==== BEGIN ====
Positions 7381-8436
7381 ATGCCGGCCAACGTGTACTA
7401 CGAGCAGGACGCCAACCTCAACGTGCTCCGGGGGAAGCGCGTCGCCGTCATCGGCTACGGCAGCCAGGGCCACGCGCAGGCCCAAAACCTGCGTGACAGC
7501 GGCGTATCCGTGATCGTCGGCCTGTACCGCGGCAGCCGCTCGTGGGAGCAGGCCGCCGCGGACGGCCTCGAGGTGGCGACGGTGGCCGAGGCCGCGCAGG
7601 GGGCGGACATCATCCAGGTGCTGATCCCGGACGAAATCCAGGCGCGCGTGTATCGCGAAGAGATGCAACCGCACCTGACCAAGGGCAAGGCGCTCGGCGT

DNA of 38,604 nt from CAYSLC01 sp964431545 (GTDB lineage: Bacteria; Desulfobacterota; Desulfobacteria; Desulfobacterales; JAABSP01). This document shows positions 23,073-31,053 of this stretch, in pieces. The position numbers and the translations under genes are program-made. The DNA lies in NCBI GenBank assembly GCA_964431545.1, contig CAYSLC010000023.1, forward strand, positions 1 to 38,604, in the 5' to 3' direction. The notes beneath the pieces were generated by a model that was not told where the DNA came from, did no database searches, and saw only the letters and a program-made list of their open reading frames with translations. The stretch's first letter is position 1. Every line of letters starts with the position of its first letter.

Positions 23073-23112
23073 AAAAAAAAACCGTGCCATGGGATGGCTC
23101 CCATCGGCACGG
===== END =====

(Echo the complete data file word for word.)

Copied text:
Positions 7381-8436
7381 ATGCCGGCCAACGTGTACTA
7401 CGAGCAGGACGCCAACCTCAACGTGCTCCGGGGGAAGCGCGTCGCCGTCATCGGCTACGGCAGCCAGGGCCACGCGCAGGCCCAAAACCTGCGTGACAGC
7501 GGCGTATCCGTGATCGTCGGCCTGTACCGCGGCAGCCGCTCGTGGGAGCAGGCCGCCGCGGACGGCCTCGAGGTGGCGACGGTGGCCGAGGCCGCGCAGG
7601 GGGCGGACATCATCCAGGTGCTGATCCCGGACGAAATCCAGGCGCGCGTGTATCGCGAAGAGATGCAACCGCACCTGACCAAGGGCAAGGCGCTCGGCGT

DNA of 38,604 nt from CAYSLC01 sp964431545 (GTDB lineage: Bacteria; Desulfobacterota; Desulfobacteria; Desulfobacterales; JAABSP01). This document shows positions 23,073-31,053 of this stretch, in pieces. The position numbers and the translations under genes are program-made. The DNA lies in NCBI GenBank assembly GCA_964431545.1, contig CAYSLC010000023.1, forward strand, positions 1 to 38,604, in the 5' to 3' direction. The notes beneath the pieces were generated by a model that was not told where the DNA came from, did no database searches, and saw only the letters and a program-made list of their open reading frames with translations. The stretch's first letter is position 1. Every line of letters starts with the position of its first letter.

Positions 23073-23112
23073 AAAAAAAAACCGTGCCATGGGATGGCTC
23101 CCATCGGCACGG